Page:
What the Biden Administration Might Mean For Water

What the Biden Administration Might Mean For Water
December 8, 2020 Circle of Blue

By Brett Walton, Circle of Blue

The Great Lakes News Collaborative includes Bridge Michigan; Circle of Blue; Great Lakes Now at Detroit Public Television; and Michigan Radio, Michigan’s NPR News Leader; who work together to bring audiences news and information about the impact of climate change, pollution, and aging infrastructure on the Great Lakes and drinking water. This independent journalism is supported by the Charles Stewart Mott Foundation. Find all the work HERE.

When President-elect Joe Biden takes office in January, the change in U.S. leadership will signal a clear break with the previous four years of the Trump administration, especially for environmental policy. How big will the break be? And what will be the priorities for water? Circle of Blue reporter Brett Walton hosted a roundtable discussion with three experts about what a Biden administration might mean for federal water policy.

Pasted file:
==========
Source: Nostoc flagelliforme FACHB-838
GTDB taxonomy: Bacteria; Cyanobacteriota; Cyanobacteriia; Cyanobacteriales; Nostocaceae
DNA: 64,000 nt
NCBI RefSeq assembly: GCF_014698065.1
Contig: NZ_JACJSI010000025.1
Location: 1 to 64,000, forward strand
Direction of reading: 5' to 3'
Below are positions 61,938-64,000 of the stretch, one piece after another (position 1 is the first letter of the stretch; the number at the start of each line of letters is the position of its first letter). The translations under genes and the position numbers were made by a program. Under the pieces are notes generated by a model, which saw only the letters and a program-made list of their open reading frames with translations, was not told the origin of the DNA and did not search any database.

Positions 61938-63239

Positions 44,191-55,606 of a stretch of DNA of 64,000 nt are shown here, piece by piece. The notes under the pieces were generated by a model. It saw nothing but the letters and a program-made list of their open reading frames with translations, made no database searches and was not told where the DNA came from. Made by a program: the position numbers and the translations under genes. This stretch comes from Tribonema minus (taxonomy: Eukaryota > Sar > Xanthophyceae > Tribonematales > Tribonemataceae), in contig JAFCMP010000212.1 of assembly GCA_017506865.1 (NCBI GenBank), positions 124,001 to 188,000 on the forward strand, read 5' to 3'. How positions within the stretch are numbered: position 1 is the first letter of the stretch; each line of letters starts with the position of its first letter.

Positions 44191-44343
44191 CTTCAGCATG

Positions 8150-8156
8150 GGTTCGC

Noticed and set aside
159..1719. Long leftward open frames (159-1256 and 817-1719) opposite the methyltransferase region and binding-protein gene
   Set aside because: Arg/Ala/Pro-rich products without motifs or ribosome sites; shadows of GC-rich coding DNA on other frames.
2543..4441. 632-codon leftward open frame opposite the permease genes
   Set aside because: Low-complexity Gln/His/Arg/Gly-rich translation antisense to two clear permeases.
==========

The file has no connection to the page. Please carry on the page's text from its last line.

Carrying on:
Heather Cooley, the director of research at the Pacific Institute, where she works on a variety of water and climate issues.

Anne Castle, a senior fellow at the Getches-Wilkinson Center for Natural Resources, Energy and the Environment at the University of Colorado Law School. From 2009 to 2014, Castle was the assistant secretary for water and science at the U.S. Department of the Interior.

Eric Schaeffer, the executive director of the Environmental Integrity Project. Schaeffer also led the EPA Office of Civil Enforcement from 1997 to 2002.

Click here to listen to the full roundtable at Circle of Blue’s website.

Catch up on more Great Lakes news on Great Lakes Now:

Rollbacks, Climate, Justice: Environmental attorney on Biden’s commitments, opportunities and challenges

COVID-19 Compliance: Agencies grapple with environmental protection in the COVID-19 era

What Has the Trump Administration Meant for Water?

Legal Translation: Environmental attorney explains the latest on Enbridge Line 5 news

Michigan politicians ran on water problems. Activists want money for fixes.

Featured image: Community members in Flint, Michigan, gather on February 6, 2016, to discuss the lead contamination crisis. (Photo by J. Carl Ganter / Circle of Blue)


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